Senate Rejects Effort to Add Religion Aid to Stimulus Package

Church & State, March 2009 | Go to article overview

Senate Rejects Effort to Add Religion Aid to Stimulus Package


The U.S. Senate on Feb. 5 rejected an attempt to add tax funding for renovation of religious structures at colleges and universities to the economic recovery bill.

The issue came to a vote after U.S. Sen. Jim DeMint (R-S.C.), an ally of the Religious Right, attempted to remove language in H.R. 1 that bans tax funding of religious facilities. Americans United and other organizations quickly pointed out that the DeMint provision is unconstitutional and unnecessary, but Religious Right groups insisted that the language was an assault on faith and pressed their supporters to flood Capitol Hill with phone calls.

The final vote was 54-43 against the DeMint amendment. (See vote on page 18.) It was believed to be the first up-or-down vote on church-state separation in the Senate for more than a decade.

"The Senate has voted to reaffirm an important American principle--that religious groups should pay their own way and not expect funding from the taxpayer," said Americans United Executive Director Barry W. Lynn.

The economic recovery bill contains $3.5 billion in allocations for the construction and rehabilitation of buildings on college campuses. A provision in the bill prohibits tax funding going to buildings used primarily for religious purposes.

The measure reads that no tax funds will be available for facilities "used for sectarian instruction, religious worship, or a school or department of divinity ... or in which a substantial portion of the functions of the facilities are subsumed in a religious mission; or construction of new facilities."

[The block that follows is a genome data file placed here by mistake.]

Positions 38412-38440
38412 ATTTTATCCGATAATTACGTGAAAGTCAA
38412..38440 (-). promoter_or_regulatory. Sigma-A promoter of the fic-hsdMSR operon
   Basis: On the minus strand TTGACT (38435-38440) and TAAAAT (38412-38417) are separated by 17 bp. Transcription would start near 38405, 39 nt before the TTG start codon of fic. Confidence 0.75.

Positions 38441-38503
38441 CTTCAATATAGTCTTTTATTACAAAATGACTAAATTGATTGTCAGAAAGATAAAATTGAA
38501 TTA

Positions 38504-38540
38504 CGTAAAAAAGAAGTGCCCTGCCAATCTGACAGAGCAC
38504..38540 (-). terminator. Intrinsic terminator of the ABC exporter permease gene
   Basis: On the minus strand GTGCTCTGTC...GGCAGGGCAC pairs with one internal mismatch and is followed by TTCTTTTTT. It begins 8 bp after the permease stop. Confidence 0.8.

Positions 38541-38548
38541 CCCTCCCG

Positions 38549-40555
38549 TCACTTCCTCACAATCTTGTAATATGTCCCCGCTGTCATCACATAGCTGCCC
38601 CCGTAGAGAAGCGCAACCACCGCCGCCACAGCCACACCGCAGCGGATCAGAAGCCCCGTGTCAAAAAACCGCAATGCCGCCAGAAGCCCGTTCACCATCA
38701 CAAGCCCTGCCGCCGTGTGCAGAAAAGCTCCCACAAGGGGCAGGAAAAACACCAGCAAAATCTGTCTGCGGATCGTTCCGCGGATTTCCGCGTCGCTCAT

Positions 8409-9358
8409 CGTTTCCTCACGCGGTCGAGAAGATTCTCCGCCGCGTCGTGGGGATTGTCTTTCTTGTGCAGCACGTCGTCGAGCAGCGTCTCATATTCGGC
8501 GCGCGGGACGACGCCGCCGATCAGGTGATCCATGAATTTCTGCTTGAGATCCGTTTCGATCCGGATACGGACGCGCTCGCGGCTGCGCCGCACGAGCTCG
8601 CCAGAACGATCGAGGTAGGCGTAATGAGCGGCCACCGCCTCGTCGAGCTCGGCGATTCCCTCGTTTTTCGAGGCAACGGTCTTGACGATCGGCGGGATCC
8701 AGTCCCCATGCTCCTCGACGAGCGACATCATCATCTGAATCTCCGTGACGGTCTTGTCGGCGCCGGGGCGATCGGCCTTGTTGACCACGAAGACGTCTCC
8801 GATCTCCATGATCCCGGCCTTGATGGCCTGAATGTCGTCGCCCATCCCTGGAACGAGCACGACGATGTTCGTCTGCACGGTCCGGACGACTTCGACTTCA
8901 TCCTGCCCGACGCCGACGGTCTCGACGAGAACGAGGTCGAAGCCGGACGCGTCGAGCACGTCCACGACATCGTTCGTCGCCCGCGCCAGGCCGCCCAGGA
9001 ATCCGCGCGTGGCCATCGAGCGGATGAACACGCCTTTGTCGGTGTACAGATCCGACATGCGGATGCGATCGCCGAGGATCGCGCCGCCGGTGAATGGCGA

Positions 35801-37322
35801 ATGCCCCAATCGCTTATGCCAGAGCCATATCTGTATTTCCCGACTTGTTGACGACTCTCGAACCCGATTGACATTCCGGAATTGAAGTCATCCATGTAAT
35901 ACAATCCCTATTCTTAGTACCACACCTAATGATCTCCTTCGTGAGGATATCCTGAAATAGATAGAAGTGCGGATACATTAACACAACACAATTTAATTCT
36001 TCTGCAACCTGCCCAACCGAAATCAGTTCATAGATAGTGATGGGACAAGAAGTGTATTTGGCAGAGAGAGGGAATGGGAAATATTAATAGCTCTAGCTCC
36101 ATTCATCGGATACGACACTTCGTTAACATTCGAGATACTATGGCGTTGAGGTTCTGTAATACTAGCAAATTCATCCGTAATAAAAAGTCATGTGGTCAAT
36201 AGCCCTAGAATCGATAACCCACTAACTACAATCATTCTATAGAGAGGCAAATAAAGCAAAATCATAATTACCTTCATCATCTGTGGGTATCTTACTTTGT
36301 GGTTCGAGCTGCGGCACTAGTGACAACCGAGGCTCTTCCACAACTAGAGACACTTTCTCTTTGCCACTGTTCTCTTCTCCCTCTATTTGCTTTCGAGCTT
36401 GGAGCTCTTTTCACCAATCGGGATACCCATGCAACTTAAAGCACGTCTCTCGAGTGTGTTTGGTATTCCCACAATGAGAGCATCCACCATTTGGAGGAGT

Church-state experts said such language has traditionally been part of legislation that deals with building projects and infrastructure. It's necessary, they note, because the Supreme Court has ruled that the Constitution bars use of public funds to build or renovate houses of worship and other religious facilities. The language appeared, for example, in the Higher Education Facilities Act of 1963.

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In January, several Religious Right groups began asserting that the language would bar student religious groups from meeting at universities. The claim was false, and Americans United pointed out that the provision has nothing to do with such meetings, noting that the Supreme Court ruled in 1981 that public universities must give the same access to facilities to religious groups that is granted to non-religious ones. …

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